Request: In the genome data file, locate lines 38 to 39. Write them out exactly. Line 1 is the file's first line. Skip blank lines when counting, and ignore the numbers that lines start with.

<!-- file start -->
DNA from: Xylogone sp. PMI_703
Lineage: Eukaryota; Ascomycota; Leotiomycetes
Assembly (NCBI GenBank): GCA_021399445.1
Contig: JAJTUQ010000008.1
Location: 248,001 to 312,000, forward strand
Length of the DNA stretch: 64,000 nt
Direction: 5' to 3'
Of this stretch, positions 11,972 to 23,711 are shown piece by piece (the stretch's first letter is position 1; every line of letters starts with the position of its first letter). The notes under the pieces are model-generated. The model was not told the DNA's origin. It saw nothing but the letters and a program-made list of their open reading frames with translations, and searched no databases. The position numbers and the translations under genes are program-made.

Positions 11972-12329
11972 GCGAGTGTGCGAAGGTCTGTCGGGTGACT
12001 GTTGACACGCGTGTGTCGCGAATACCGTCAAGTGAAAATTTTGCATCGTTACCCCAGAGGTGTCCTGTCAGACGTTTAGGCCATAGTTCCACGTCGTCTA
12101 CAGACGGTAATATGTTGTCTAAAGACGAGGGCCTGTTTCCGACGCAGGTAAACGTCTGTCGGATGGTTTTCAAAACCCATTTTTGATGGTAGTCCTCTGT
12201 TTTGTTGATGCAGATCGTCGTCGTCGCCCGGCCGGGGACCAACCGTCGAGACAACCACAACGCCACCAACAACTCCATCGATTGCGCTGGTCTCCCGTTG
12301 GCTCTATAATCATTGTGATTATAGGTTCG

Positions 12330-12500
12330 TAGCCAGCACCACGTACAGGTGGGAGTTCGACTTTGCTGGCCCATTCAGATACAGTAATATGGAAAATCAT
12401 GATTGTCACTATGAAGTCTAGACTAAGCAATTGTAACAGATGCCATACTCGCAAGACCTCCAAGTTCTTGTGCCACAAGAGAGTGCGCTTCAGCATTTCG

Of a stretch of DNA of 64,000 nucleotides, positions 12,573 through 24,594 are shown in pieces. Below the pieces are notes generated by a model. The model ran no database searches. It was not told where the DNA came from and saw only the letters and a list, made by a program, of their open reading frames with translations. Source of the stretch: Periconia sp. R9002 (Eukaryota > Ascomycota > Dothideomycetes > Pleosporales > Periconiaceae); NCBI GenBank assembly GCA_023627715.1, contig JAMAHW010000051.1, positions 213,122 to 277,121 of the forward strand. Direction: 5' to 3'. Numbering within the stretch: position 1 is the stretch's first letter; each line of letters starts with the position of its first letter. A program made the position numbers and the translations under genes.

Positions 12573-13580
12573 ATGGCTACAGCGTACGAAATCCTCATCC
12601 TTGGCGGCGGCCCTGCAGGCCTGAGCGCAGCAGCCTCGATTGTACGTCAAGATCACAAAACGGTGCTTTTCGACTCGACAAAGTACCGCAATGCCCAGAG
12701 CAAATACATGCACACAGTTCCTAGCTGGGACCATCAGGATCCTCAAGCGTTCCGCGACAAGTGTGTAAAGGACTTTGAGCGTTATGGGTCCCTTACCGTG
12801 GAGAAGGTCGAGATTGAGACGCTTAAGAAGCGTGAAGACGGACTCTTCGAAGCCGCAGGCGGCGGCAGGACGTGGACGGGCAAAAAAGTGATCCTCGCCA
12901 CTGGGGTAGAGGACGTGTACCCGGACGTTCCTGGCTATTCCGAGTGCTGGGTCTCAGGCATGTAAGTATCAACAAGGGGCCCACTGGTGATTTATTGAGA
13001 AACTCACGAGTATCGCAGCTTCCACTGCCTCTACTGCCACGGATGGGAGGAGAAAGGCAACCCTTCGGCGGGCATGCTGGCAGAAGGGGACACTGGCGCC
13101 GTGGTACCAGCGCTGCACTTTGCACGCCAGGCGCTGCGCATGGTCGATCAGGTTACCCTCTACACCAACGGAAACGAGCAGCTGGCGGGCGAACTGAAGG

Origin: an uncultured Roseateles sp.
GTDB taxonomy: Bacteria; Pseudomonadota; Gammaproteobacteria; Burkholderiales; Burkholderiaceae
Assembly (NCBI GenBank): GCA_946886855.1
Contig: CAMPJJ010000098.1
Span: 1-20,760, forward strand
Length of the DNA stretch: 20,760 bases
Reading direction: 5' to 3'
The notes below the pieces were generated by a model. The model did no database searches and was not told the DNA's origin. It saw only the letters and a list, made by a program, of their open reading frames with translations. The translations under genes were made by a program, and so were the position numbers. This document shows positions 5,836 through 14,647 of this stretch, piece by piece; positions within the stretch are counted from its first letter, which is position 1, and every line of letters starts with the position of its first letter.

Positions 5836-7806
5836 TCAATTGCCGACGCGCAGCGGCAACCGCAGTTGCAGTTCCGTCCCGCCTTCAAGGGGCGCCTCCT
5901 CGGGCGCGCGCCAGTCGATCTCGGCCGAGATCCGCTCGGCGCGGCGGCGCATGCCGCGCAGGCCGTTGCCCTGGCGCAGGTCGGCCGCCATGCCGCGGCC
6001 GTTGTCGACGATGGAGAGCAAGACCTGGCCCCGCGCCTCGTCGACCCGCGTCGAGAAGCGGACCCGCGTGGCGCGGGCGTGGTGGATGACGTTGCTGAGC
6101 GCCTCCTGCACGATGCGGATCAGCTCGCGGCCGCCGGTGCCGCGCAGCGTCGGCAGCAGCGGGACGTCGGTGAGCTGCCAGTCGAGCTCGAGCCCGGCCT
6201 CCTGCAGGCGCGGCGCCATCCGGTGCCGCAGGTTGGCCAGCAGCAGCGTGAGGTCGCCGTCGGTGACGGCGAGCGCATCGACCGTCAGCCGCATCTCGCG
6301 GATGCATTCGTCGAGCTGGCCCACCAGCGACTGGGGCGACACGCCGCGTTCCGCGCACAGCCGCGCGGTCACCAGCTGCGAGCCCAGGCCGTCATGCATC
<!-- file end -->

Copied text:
6001 GTTGTCGACGATGGAGAGCAAGACCTGGCCCCGCGCCTCGTCGACCCGCGTCGAGAAGCGGACCCGCGTGGCGCGGGCGTGGTGGATGACGTTGCTGAGC
6101 GCCTCCTGCACGATGCGGATCAGCTCGCGGCCGCCGGTGCCGCGCAGCGTCGGCAGCAGCGGGACGTCGGTGAGCTGCCAGTCGAGCTCGAGCCCGGCCT